Guide to Common Sheet Metal Bracket Styles
When it comes to sheet-metal brackets, there are several standard styles and shapes. Each sheet metal bracket style serves a specific requirement for mounting a component, or being compatible with a particular surface shape. Here at Protocase, because we are here to help you get your projects done on deadline, we can manufacture just about any kind of metal bracket you need (so long as your design fits within our tooling requirements), whether as part of a custom enclosure design, or as a standalone component.
This blog post will give a rundown of the five common bracket styles and their ideal use cases, in order to help you in your design decisions.
Before we dive into the different styles of bracket we offer, two quick tips.
First, Protocase Designer is our in-house CAD software that allows you to quickly and easily design, quote and order manufacturable custom enclosures, panels and parts, including brackets. Protocase Designer is an awesome option if you’re looking to design brackets quickly because it allows you to pick your style, size, material, and finish then quickly customize it with the cutouts and fasteners you require.
Secondly, keep in mind that not all of these brackets need to be designed at 90°. If you have parts or components at a different angle, we can bend your bracket to within +/-1° of your desired angle to ensure your components are secured properly.
L-Brackets are commonly used for mounting a horizontal component to a vertical surface, or vice versa. Also very handy for installing a shelf in your electronic enclosure!
Make sure to keep in mind material and thickness when designing L-brackets in order to ensure they can carry the load of whatever you are attempting to mount.
These are bent twice into the shape of a Z. They are used for mounting offset parallel surfaces.
Z brackets are useful for when you require components to be secured at different heights within the inside of your enclosure.
As you might guess, these resemble the shape of a U. They are useful for mounting parallel surfaces together.
The space between the two flanges is often used to retain a component, as it can hug both sides. U-brackets are often used to install things such as power supplies or hard-drives.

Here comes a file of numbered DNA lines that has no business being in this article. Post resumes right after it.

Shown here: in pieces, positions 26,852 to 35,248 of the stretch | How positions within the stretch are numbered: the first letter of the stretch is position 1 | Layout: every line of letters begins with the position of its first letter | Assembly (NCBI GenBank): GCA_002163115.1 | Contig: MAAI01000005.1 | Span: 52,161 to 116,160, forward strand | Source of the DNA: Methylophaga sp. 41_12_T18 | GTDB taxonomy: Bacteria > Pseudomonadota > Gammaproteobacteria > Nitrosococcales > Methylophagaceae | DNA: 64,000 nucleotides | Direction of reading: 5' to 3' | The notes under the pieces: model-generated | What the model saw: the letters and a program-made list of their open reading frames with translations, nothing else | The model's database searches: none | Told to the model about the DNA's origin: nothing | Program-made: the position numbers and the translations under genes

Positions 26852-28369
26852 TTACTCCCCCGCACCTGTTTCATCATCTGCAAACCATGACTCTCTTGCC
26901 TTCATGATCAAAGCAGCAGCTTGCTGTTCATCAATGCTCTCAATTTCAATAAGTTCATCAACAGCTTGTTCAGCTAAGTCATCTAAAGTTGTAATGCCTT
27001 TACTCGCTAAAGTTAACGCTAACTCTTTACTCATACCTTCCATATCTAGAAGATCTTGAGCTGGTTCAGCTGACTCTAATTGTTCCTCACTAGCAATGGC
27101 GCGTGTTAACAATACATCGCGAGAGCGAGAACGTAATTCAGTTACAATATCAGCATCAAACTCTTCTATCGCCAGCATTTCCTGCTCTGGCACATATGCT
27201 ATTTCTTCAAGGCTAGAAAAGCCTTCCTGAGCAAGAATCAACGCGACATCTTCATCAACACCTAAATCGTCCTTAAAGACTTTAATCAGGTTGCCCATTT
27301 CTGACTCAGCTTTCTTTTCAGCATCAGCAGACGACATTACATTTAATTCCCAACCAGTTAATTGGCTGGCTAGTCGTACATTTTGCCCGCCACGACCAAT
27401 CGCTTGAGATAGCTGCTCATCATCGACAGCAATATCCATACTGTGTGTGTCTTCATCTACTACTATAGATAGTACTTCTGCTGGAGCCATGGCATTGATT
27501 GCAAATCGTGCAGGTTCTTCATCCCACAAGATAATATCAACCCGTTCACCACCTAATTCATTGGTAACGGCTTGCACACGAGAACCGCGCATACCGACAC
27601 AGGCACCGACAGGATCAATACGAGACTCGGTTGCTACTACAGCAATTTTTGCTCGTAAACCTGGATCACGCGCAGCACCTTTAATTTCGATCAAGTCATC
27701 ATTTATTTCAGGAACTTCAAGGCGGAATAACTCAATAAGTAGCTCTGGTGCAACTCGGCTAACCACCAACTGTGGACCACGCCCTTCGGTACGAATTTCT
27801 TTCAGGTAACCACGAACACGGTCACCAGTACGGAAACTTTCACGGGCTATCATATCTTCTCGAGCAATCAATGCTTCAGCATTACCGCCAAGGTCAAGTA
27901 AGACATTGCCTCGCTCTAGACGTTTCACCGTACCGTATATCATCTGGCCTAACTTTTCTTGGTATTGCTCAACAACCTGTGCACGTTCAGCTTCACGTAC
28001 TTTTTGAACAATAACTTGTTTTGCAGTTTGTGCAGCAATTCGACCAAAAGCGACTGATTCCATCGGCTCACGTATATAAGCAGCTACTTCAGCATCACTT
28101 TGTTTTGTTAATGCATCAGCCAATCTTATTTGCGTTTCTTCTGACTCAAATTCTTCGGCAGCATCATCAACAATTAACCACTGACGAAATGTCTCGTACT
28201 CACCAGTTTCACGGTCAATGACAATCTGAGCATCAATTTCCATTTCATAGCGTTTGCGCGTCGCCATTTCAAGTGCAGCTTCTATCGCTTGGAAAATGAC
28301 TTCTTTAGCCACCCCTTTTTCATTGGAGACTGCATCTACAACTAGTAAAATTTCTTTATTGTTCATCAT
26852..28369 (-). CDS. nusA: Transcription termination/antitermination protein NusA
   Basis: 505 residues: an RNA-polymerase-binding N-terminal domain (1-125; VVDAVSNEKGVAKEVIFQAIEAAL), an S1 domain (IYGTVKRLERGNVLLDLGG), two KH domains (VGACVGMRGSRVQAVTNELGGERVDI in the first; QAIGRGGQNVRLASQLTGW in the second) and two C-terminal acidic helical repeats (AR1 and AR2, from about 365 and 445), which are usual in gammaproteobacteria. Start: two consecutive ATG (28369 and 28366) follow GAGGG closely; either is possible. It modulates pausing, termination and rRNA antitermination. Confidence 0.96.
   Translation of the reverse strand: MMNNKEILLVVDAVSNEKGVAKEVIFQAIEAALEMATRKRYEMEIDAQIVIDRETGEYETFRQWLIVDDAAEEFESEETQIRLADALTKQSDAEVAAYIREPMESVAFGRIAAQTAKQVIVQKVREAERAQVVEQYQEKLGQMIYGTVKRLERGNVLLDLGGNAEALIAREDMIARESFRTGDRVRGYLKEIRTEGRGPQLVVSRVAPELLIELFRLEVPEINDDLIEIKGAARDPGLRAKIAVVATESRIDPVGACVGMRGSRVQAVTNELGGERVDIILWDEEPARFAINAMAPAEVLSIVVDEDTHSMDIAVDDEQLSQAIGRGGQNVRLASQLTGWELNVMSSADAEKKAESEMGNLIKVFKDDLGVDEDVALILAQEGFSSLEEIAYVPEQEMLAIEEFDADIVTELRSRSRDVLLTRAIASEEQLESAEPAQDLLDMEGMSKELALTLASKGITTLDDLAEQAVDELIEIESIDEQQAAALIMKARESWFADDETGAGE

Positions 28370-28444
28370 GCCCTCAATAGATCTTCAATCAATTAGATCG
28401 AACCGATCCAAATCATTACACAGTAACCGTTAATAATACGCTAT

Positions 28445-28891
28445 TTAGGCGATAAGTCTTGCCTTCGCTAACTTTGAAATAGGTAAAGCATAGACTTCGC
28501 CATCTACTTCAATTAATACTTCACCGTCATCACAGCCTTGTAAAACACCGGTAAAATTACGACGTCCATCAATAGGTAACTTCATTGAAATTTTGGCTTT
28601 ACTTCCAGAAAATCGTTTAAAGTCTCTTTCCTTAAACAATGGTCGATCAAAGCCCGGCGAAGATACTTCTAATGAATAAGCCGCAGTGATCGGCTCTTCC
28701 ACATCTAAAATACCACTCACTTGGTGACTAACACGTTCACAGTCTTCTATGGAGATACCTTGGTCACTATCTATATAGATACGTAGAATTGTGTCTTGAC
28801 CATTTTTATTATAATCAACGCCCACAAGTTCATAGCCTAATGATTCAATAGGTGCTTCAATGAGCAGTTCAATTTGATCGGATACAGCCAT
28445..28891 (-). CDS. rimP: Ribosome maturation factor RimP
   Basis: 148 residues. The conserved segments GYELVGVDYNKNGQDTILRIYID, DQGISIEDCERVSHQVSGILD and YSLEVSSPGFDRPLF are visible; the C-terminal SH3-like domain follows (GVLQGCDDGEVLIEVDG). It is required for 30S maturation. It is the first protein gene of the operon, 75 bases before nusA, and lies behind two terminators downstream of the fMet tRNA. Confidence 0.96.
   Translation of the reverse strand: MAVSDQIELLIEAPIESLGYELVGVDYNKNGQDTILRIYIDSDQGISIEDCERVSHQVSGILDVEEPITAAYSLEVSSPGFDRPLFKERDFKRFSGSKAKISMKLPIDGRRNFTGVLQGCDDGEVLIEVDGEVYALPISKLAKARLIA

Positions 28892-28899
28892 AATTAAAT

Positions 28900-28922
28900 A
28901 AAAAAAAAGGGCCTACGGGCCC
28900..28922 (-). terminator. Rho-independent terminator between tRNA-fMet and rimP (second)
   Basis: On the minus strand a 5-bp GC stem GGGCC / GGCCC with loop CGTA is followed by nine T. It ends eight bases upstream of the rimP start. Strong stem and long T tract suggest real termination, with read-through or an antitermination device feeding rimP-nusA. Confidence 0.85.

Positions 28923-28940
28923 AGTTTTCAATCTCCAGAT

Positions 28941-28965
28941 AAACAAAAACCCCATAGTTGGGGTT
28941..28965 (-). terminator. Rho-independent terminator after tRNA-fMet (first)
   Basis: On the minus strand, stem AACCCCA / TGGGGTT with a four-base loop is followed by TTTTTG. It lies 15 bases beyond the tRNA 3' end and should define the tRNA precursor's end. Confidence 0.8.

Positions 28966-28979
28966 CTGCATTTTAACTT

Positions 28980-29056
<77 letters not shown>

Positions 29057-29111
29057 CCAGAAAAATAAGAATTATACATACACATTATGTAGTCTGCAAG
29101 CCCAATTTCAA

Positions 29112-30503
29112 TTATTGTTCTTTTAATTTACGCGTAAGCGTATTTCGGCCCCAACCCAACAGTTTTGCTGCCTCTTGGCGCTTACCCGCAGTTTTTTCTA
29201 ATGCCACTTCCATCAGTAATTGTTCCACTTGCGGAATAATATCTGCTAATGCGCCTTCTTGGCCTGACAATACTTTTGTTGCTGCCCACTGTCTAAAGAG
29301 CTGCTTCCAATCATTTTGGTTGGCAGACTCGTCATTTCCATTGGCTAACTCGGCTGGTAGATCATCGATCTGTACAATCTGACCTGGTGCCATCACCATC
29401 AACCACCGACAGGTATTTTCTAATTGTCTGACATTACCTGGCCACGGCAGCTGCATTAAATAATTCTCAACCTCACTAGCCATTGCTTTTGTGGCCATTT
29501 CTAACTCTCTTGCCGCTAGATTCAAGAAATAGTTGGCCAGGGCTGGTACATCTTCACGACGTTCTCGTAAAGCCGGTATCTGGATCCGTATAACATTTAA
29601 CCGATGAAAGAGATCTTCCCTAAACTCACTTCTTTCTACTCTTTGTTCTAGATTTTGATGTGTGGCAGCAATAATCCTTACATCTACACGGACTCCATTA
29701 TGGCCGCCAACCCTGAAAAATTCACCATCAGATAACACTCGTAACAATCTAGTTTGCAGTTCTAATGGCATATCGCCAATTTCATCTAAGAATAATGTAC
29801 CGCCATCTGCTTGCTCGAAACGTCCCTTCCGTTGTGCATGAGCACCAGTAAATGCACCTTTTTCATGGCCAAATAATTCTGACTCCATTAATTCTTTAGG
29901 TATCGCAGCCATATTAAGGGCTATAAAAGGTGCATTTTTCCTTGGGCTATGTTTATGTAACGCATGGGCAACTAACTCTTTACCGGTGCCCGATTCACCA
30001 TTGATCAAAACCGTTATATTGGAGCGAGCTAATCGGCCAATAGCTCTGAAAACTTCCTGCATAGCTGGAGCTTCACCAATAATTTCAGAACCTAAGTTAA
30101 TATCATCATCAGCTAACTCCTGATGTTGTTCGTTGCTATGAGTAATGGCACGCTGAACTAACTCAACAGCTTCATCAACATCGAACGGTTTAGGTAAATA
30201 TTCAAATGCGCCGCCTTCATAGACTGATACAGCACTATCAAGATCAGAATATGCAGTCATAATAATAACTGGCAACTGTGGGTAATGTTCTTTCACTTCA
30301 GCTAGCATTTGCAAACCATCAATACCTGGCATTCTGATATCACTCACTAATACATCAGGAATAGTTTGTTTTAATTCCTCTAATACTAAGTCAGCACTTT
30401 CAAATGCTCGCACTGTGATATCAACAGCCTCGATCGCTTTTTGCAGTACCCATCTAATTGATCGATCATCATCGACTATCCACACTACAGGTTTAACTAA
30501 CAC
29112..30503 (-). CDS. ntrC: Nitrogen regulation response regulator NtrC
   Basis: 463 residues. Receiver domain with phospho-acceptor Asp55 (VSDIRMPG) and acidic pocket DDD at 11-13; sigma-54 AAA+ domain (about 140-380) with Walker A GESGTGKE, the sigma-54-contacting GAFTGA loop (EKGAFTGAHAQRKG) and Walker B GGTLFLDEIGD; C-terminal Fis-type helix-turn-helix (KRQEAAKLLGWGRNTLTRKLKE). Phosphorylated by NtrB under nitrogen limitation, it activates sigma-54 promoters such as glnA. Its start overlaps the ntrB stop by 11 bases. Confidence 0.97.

These offer a similar mounting style as a Z-bracket in that they mount parallel surfaces.
Offset brackets are also commonly used like U brackets in order to contain components. The bottom flanges would typically mount to the inside of your enclosure, and your part component or part would mount to the raised surface.
These brackets form the shape of a triangle. They are used to provide rigidity between adjacent surfaces within your design. The name comes from a “gusset”, a sewn in piece of fabric that enlarges and adds rigidity, as they are typically welded into a design to provide extra support.
Gusset brackets can be made in any size to fit your application, and can have the seams welded to provide extra support.
Conclusion – and Final Tips
Remember: we highly recommend Protocase Designer for your custom brackets, because it’s the fastest and easiest way to design, quote and order the parts you need.
We’re here to keep your projects moving, and help you meet your deadlines. That’s why we provide custom manufacturing in 2-3 days, with no minimum order.
Want to discuss a design you’re working on? Contact us to get started. We can create any custom bracket design that fits within our tooling constraints, so if you require a bracket design that has not been included in this guide, reach out to our team about getting it created.